The Pleasure Trap (Bantam) by Elizabeth Thornton is up first. Ash Denison is reluctant to attend a writer's symposium with his cousin, but as it appears someone in this writers' group knows secrets about people he or she shouldn't, it can't hurt. Eve Dearing writes gothic novels under the name Mrs. Barrymore, and she's doing quite well at it. But it appears that someone is after a writer she knows, and the very attractive Ash isn't going to let any of the other ladies be hurt during their stay, and moves from his hotel into the house where the lady writers are visiting. The biggest problem between them is that Ash doesn't believe in the extrasensory talent that Eve claims to possess. And Eve won't be with any man who doesn't believe, having watched what it did to her parents' marriage. Eve and Ash have an interesting chemistry, but nothing explosive. Eve is also quite naive, rushing headlong into things that perhaps she ought to think through, especially knowing that danger is close by, something that bothered me a fair bit during the reading of this one. You'll know well before the reveal who the villain is, though perhaps not his or her current identity. This one is a pleasant enough way to spend an afternoon, but it's not a keeper. It's earned only three of Cupid's five arrows.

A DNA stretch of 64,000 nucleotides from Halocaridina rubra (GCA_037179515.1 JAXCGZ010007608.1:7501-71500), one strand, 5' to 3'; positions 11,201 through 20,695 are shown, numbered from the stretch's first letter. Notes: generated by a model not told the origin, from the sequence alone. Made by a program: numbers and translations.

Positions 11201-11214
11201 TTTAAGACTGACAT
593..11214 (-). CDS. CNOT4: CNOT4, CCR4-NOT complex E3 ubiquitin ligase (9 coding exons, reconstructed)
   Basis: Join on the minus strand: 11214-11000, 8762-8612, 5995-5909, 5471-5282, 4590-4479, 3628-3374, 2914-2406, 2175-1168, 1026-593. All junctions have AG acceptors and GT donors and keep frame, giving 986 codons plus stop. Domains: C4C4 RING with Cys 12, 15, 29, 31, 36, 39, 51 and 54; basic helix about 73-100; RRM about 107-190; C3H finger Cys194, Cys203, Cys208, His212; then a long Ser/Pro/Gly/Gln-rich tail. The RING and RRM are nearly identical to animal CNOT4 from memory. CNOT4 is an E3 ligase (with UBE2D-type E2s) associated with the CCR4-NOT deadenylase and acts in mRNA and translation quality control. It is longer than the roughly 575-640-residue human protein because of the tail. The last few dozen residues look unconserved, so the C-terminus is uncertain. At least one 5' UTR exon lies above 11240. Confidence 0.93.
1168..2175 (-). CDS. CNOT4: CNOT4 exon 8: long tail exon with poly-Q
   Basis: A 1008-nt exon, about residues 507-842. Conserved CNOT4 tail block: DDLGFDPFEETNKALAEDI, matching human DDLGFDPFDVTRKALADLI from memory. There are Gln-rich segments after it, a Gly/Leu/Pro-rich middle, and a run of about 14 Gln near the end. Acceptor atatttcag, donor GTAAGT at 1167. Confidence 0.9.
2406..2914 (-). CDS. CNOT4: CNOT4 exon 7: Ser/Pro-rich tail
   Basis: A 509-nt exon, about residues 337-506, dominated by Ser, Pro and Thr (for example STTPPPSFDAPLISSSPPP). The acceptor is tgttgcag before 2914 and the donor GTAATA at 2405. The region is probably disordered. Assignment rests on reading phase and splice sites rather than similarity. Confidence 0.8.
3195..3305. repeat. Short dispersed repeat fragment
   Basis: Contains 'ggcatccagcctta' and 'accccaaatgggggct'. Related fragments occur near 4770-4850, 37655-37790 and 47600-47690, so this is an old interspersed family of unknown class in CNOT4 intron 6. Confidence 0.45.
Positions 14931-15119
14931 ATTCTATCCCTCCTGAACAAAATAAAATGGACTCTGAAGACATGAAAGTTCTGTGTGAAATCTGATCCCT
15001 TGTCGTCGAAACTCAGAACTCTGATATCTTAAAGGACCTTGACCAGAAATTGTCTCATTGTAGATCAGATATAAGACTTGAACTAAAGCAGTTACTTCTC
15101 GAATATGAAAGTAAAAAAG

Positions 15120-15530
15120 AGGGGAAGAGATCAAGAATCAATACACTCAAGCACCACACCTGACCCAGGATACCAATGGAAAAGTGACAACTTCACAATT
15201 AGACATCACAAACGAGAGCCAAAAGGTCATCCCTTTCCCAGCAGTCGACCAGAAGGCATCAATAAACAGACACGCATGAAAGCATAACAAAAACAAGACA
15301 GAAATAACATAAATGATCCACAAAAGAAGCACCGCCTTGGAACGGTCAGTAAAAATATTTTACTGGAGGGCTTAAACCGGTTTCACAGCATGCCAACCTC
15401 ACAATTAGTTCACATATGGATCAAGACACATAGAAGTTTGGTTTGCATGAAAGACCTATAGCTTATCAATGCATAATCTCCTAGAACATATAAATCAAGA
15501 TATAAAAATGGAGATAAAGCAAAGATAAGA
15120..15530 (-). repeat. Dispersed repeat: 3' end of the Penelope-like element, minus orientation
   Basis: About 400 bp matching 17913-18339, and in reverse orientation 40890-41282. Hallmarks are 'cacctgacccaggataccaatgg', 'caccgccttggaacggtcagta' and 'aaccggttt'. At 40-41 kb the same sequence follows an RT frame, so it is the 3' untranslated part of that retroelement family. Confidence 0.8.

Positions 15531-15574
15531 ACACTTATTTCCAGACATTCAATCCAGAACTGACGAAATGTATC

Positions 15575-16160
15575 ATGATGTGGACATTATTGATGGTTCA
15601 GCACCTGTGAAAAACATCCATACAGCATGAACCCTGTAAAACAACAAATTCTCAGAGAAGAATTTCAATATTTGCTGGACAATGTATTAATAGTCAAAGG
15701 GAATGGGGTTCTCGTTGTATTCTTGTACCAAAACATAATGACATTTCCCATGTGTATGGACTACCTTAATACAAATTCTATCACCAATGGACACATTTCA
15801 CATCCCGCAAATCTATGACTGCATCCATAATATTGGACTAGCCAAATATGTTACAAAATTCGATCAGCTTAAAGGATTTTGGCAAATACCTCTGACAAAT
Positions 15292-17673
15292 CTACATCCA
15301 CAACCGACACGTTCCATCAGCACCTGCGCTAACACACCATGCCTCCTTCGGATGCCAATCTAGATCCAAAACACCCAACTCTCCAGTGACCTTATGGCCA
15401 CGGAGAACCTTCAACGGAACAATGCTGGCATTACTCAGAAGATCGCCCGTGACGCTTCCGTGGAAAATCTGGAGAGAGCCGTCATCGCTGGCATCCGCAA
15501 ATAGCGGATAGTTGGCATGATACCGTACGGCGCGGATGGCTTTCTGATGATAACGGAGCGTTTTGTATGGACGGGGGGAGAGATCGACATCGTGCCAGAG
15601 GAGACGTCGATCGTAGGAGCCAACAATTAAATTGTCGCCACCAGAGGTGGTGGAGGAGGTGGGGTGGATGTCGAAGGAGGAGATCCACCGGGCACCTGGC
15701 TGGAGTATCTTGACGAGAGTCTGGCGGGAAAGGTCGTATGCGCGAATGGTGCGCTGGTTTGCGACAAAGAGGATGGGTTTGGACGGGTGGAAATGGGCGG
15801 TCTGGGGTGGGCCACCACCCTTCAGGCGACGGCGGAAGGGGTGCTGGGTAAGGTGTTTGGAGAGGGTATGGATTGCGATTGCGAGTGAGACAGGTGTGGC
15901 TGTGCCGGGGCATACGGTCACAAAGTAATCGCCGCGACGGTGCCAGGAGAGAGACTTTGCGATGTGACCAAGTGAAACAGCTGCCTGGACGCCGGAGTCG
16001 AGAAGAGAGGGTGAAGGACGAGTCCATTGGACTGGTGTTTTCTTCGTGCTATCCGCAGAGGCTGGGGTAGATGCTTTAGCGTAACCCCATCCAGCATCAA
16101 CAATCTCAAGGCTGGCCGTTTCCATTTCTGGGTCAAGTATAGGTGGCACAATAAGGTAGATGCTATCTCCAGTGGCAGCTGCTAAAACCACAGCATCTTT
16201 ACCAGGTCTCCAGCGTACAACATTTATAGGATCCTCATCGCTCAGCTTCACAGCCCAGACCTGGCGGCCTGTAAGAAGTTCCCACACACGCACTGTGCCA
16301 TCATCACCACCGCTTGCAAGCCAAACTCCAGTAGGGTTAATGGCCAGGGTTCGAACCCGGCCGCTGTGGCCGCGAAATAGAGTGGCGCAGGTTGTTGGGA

Unmasqued (Signet Eclipse) by Colette Gale is next. This one purports to be 'An Erotic Novel of the Phantom of the Opera'. Christine has never met the Phantom face to face, but he's been tutoring her with her singing, and when she finally makes a triumphant stage debut, she gets her wish, only she still can't quite see him. Nevertheless, she and Erik have one hot time together. Then Raoul and his slimy brother Phillippe decide they want Christine, too, and Christine can't say no, at least to Raoul, which makes Erik angry enough not to see her again. I was hoping for something different with this one, but if you just want sex, sex, sex, you might like this one okay. I'd have preferred not to see all the other characters--the woman who manages the dancers, the former star, the new theatre owner--having sex as well, when there's really no storytelling purpose to it. Then again, I prefer my erotic romances to actually be romances, not just erotica, and I found myself skimming through much of the sex scenes in the later part of the book. This one was definitely not a keeper for me. As a romance, it fails. As straight erotica, well, there it probably succeeds quite well.
Until next time, happy reading!